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This beautifully illustrated book takes a fresh look at some of the masterpieces Claude Monet painted between 1883 and 1926 in and around his garden near Paris. His depiction of iconic motifs such as the Japanese footbridge, water lilies, and wisterias are characterized by subtle colouring and expressive brushwork, making these paintings among the most innovative of late 19th and early 20th-century French art.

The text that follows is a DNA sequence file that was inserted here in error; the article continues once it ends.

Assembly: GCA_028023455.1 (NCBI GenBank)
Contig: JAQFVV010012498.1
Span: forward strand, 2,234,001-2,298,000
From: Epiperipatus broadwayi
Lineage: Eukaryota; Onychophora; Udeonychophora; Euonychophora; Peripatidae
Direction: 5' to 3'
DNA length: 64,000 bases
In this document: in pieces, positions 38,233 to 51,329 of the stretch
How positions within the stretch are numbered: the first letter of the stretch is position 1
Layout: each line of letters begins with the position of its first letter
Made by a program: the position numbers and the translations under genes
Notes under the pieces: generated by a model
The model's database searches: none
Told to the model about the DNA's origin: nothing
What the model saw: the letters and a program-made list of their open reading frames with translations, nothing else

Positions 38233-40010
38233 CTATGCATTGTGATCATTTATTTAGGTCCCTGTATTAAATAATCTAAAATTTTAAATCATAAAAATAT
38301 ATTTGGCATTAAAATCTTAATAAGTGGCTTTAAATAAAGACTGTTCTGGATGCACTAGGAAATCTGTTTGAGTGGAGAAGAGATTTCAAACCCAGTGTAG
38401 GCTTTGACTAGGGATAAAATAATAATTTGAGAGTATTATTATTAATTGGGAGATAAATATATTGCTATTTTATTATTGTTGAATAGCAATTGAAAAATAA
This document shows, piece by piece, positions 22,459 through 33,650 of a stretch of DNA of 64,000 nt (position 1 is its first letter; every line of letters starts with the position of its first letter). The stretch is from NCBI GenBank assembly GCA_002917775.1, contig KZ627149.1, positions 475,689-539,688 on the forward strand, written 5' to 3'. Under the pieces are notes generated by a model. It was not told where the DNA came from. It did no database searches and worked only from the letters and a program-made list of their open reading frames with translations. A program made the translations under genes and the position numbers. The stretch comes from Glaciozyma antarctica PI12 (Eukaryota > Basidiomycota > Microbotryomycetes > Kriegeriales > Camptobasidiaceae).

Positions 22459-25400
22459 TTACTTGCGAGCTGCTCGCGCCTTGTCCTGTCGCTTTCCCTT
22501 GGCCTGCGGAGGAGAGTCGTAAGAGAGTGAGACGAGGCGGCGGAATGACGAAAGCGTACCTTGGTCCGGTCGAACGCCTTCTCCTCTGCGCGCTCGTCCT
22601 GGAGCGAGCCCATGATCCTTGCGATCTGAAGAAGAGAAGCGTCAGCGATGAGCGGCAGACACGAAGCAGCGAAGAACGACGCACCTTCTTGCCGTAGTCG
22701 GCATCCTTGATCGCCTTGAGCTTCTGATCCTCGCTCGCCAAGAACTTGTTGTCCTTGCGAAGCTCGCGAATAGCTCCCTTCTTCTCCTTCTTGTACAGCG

Monet in Giverny: Landscapes of Reflection takes reflection in all of its meanings as the governing theme: as a literal motif as well as a metaphor for both Monet?s experimentation and a reflection of his own theories on art. Four illustrated essays explore the importance of Monet?s garden as a continuing source of inspiration, and examine his work in Giverny in the context of developments in painting and photography. A firsthand account of the garden, written in 1891 by French author and art critic Octave Mirbeau has been translated for this book by author Benedict Leca.